I missed the Avengers while it was playing in theatres, but given the good reviews it received, I had decided to order the Blue-ray at the first occasion. In the end, pre-ordering the thing on amazon ended up not being the fastest way to get it, but I had a lot of other stuff to do, so I completely forgot about the whole thing until the day I received the package.
The Avengers is the latest in the set of movies based on the Marvel comics franchise, many of which I have seen: Iron Man I & II, directed by Jon Favreau (2008. 2010), Thor (2011) directed by Kenneth Branagh and Captain America: The First Avenger (2011), directed by Joe Johnston. The Avenger is the movie where the various parts of the puzzle are assembled under the direction of Joss Whedon, of Buffy and Serenity fame, so the expectations were pretty high.
Building a movie, or even a story around a group is always something tricky, while this is the standard type of narration in roleplaying games, movies and books tend to center or one or two characters. Gluing together characters that have been introduced in movies by other directors is also not simple, the choice of Joss Whedon whose previous stories where pretty good at telling the story of a group was in my opinion a good one.
I would say the movies work reasonably well, I was engaged, I laughed, and the movie is certainly one notch above the previous ones in the franchise. The movie is basically one plot with multiple overlaid groups and relationships, some work, others not so well.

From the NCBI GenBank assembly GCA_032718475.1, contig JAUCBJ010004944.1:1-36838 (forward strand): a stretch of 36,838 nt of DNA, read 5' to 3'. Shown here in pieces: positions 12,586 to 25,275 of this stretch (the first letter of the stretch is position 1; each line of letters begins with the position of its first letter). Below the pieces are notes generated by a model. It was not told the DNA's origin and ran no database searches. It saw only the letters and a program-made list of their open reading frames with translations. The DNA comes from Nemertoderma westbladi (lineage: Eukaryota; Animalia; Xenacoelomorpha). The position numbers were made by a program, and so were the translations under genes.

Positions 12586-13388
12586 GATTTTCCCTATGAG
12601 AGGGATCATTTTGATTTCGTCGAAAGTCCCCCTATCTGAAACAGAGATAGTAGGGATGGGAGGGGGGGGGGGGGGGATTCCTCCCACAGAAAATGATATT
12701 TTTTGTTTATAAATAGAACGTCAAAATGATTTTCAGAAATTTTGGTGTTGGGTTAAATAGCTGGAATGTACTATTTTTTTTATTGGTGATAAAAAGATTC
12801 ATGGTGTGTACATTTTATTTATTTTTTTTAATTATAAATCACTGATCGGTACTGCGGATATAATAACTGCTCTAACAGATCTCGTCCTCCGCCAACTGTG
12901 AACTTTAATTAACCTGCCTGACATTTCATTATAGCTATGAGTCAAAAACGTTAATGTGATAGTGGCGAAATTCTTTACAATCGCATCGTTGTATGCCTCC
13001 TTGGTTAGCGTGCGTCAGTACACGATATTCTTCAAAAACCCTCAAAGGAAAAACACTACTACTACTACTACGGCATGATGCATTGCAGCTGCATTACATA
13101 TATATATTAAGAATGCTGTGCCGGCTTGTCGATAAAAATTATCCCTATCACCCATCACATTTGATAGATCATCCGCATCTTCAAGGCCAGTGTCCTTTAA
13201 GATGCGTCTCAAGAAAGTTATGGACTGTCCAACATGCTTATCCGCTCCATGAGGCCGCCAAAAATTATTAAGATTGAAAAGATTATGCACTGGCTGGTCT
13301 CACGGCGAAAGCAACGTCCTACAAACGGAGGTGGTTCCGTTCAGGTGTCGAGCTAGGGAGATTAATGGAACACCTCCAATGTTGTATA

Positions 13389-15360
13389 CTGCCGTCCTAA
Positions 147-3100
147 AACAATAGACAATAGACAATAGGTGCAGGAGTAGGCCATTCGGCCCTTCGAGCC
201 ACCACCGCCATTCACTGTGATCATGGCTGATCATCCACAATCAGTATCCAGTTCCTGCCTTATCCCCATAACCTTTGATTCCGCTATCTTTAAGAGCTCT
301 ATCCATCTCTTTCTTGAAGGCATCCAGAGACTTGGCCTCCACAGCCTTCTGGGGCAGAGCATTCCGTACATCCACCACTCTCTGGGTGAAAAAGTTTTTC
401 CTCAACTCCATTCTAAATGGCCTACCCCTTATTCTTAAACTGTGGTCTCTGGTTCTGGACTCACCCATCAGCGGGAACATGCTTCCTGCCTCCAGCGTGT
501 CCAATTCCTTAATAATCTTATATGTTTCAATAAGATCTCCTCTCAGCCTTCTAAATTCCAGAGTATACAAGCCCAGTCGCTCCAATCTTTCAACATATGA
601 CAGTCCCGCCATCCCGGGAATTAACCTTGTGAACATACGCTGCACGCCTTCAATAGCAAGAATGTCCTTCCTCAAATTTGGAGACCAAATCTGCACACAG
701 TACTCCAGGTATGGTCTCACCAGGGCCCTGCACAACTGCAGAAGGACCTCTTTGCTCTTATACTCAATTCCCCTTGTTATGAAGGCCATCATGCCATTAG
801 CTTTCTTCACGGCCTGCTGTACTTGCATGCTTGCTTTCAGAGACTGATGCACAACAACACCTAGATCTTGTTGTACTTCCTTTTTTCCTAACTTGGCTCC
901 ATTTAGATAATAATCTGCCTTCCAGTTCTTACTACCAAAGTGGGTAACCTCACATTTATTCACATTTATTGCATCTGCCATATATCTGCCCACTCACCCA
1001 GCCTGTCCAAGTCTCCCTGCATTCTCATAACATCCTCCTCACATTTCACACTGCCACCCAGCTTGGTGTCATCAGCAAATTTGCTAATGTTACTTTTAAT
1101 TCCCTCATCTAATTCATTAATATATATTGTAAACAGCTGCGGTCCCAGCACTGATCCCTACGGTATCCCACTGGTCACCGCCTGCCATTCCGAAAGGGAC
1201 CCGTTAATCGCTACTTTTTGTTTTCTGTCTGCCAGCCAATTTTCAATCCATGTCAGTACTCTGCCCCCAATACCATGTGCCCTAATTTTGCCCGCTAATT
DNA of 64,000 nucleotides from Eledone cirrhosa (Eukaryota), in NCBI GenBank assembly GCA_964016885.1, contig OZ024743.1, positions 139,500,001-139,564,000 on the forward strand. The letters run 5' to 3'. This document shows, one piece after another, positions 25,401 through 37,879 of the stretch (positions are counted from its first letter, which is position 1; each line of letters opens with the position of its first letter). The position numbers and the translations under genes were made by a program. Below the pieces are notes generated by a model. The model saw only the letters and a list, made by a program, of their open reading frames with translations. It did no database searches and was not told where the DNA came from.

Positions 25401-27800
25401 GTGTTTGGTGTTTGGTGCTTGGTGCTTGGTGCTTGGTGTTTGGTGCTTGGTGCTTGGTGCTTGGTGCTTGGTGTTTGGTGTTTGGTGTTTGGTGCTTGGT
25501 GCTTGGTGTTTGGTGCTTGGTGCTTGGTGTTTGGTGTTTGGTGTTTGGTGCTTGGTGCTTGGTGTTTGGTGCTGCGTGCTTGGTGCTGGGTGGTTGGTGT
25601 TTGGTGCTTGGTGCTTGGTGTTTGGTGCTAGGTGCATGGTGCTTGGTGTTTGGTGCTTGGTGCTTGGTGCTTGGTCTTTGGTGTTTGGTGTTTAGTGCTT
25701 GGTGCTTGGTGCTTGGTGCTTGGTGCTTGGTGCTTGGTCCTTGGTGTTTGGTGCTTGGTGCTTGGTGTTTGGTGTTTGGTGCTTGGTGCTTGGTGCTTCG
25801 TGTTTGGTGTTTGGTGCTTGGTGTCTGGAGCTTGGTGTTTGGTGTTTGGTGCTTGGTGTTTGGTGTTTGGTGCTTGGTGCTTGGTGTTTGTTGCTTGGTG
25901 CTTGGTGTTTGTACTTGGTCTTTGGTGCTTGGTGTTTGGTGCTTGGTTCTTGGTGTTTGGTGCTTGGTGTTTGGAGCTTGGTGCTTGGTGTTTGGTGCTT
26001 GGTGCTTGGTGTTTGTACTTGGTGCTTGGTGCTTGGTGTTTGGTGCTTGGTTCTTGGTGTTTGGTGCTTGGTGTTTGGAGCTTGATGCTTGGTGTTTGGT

- The relationship between Iron Man / Tony Stark (Robert Downey Jr.) and Bruce Banner / The Hulk (Mark Ruffalo) works very well, and ends up being the centre of the movie. They are also the most ambiguous characters of the group, neither heroes nor agents.
- The relationship between Thor (Chris Hemsworth) and Loki (Tom Hiddleston) works much less and I think there are multiple problems with this part of the movie: first Loki’s plan makes no sense whatsoever, second compared to the Kenneth Branagh movie, Thor lost most of his grandeur: Stark is more megalomaniac than he is, Hulk is stronger. Also he is competing with Captain America (Chris Evans) in the I don’t understand this world departement. Finally the relation between Thor and his brother gets stale, Loki tricks Thor in boring ways, and Thor does not even react.
- The relationship between Black Widow / Natasha Romanoff (Scarlett Johansson) and Clint Barton / Hawkeye (Jeremy Renner), the assassin and the spy basically, is OK, but a bit to cliché, so it ends up overshadowed by everything else, in a sense I found the small role Black Widow had in Iron Man II more interesting. The fact that Gwyneth Paltrow playing Pepper Potts, Tony Stark’s assistant, manages to be more sexy in this movie than black window also seems strange.
- Nick Fury ( Samuel L. Jackson) and Agent Phil Coulson (Clark Gregg), form the backbone of Shield and are recurring characters in the whole set of movies. I had the feeling that their part was missing some dynamic element, maybe this is why agent Maria Hill (Cobie Smulders) was introduced, but in the end, she does mostly action scenes.
This approach of having a lot of plots thrown into the mix, with the general expectation that some of them will work is again, for me, very reminiscent of role-playing games. What I found interesting is that here it works, I found the movie good despite its weaknesses, and it was a box-office hit.
In summary, a fun super-hero movie, probably the best in the Marvel franchise. I doubt my recommendation will encourage any geek to see that movie, mostly because said geeks probably saw that movie a long time ago.